Sunday, October 13, 2013

truth stories: prepared/unprepared

I felt the familiar vibration in my pocket as I logged off the last PC.  There wasn't time to check and see who was calling, much less answer. One student was pacing his way through a mild seizure, while another was determined to watch Caillou on one of classroom computers. Both have autism.

"Work, then break", I repeated.

"NO WORK!  Caillou!" the younger student screamed.  He tried another computer. No luck. 

"Not gonna happen - I'm way ahead of you, pal..." I replied calmly.  Then I circled five problems and held up the paper for him to see. 

"One. Two. Three. Four. Five. Five math, then five minutes Caillou. Work first."

He glared at me sideways, and waited.  Sometimes I was sure I could read his thoughts: "I do believe this crazy lady is more stubborn than I am." Eventually he huffed, walked back to the table, and picked up his pencil.  I directed my attention to the older student who was still pacing. 

"How we doin, buddy?"

"I'm just having a little seizure."

"I know. Take your time. Rest here when it's over, okay?" pushing the trampoline-chair closer to him.  He nodded and continued pacing.  

I scanned the room. There were eight students in all, of varying exceptionalities. Everyone was busy, for the moment.  I pulled out my phone to check the number, hoping for a random sales call or maybe a doctor reminding us of an appointment.  Something I could ignore, at least for now.

No such luck. It was my son's school. 

I took a deep breath, then stepped out into the hall where two colleagues were talking in follow up to an   IEP meeting. 

"Can you cover me here for a few? Luke's school called, I need to check on it."

As I stepped into an empty nearby tutor room, I practiced what had once been difficult but has now become (mostly) routine.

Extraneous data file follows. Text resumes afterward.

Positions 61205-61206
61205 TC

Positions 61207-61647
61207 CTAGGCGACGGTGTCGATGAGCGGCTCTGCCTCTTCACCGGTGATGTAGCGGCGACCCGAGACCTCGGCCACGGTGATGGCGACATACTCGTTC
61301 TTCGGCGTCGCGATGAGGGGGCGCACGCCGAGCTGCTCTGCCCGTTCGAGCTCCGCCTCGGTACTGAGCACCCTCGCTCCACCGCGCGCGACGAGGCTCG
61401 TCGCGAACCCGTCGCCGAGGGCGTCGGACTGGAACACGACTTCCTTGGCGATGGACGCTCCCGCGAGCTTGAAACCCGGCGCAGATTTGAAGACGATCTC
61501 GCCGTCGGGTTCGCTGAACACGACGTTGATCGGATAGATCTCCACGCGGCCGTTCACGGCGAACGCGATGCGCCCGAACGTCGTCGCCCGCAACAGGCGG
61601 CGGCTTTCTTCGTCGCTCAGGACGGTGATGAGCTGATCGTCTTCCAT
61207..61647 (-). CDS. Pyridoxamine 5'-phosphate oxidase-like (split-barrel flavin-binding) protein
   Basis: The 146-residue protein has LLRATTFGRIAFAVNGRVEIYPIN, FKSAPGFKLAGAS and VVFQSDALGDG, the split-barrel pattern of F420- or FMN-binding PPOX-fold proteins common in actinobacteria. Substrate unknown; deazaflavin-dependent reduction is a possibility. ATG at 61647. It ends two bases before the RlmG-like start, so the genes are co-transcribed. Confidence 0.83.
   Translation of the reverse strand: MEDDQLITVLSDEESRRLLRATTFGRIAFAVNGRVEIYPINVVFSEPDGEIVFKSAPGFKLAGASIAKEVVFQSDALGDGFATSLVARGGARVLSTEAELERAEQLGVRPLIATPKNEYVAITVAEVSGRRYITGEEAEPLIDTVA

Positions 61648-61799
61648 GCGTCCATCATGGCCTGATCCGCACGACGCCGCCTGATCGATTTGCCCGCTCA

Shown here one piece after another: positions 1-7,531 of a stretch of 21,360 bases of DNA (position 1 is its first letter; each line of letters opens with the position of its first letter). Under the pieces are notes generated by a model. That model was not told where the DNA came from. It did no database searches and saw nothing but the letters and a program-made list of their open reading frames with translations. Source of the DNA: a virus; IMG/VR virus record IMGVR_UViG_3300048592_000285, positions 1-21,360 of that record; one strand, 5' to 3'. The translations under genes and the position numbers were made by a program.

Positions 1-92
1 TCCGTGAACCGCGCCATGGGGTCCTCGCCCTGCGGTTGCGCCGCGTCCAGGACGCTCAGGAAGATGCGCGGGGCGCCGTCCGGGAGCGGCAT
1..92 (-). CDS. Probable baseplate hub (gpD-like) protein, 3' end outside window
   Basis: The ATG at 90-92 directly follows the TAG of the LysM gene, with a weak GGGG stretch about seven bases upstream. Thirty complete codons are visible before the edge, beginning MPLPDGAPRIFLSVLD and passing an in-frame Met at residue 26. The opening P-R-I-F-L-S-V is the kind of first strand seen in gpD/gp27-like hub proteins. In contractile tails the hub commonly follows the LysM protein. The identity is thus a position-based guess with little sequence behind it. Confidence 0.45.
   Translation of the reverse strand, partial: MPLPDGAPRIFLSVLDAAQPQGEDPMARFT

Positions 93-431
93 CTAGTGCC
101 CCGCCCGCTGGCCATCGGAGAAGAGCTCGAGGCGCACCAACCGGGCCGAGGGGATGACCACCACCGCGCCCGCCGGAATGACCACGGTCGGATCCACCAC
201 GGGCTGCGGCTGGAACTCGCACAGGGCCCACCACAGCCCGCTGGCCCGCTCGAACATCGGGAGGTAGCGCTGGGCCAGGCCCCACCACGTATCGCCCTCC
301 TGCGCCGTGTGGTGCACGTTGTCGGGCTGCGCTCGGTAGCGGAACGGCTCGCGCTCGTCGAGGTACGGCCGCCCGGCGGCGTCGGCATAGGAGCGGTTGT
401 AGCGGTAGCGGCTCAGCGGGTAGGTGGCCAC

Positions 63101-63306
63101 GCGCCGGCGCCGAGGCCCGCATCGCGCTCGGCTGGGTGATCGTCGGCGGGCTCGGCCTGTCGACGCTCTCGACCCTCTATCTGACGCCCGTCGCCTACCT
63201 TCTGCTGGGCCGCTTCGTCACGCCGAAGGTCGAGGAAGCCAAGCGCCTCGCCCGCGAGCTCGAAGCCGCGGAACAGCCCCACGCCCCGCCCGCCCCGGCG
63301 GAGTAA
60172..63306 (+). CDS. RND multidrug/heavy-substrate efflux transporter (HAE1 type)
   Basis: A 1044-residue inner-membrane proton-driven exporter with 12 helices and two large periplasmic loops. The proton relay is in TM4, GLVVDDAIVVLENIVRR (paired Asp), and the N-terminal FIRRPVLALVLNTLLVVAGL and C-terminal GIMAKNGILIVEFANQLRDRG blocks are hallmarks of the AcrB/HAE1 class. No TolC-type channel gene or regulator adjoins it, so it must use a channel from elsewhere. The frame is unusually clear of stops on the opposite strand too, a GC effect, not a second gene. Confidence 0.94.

I filled my lungs ... held it a moment ... then slowly blew it out. Several times. 

I reminded myself that my son has an autism spectrum disorder, and that some days suck. That I knew this, so no information that was brought to my attention today would be a surprise.  He is also a happy, healthy boy who knows he is loved.  There wasn't anything we couldn't face together, as a family.  

I opened my hands as I continued to breathe. Literally, but not in some exaggerated posture - just slightly. I asked for grace toward the person on the other end of the line. For wisdom and courage to make any necessary decisions. For strength to keep my focus sound.  And for protection of Luke's heart.  All this took less than a minute.

Then I dialed voicemail.  I had no idea what awaited me as I entered my pin, but I knew what it could be...

It could be as simple as him having stomach problems again. Or, it could be as severe as a principal calling to tell me that a teacher was pressing formal charges against him for pushing past her when she'd blocked the door in an attempt to prevent him from leaving her classroom.  Or, it could be one of an endless spectrum of possibilities that lie between the two.

(in case you're wondering, blocking a student's exit is completely against all protocol. she was not injured in any way, and no charges were filed, but the ordeal still ranks as one of the worst I've yet to face in my life. Luke left that school soon after, but that teacher is no longer there. I hope she's found  a profession that better suits her.)

I prepared myself for what it could be. I had to, I'd learned to. These practices have kept me centered and steady over the past few years. They have made the difference in who I am and who I can then be for those around me.  They keep me out of the closet.

But this particular day, I wasn't at all prepared for what awaited me on the other end of the line.  What I heard left me in tears, despite my mental and emotional preparation. 

Listen for yourself....

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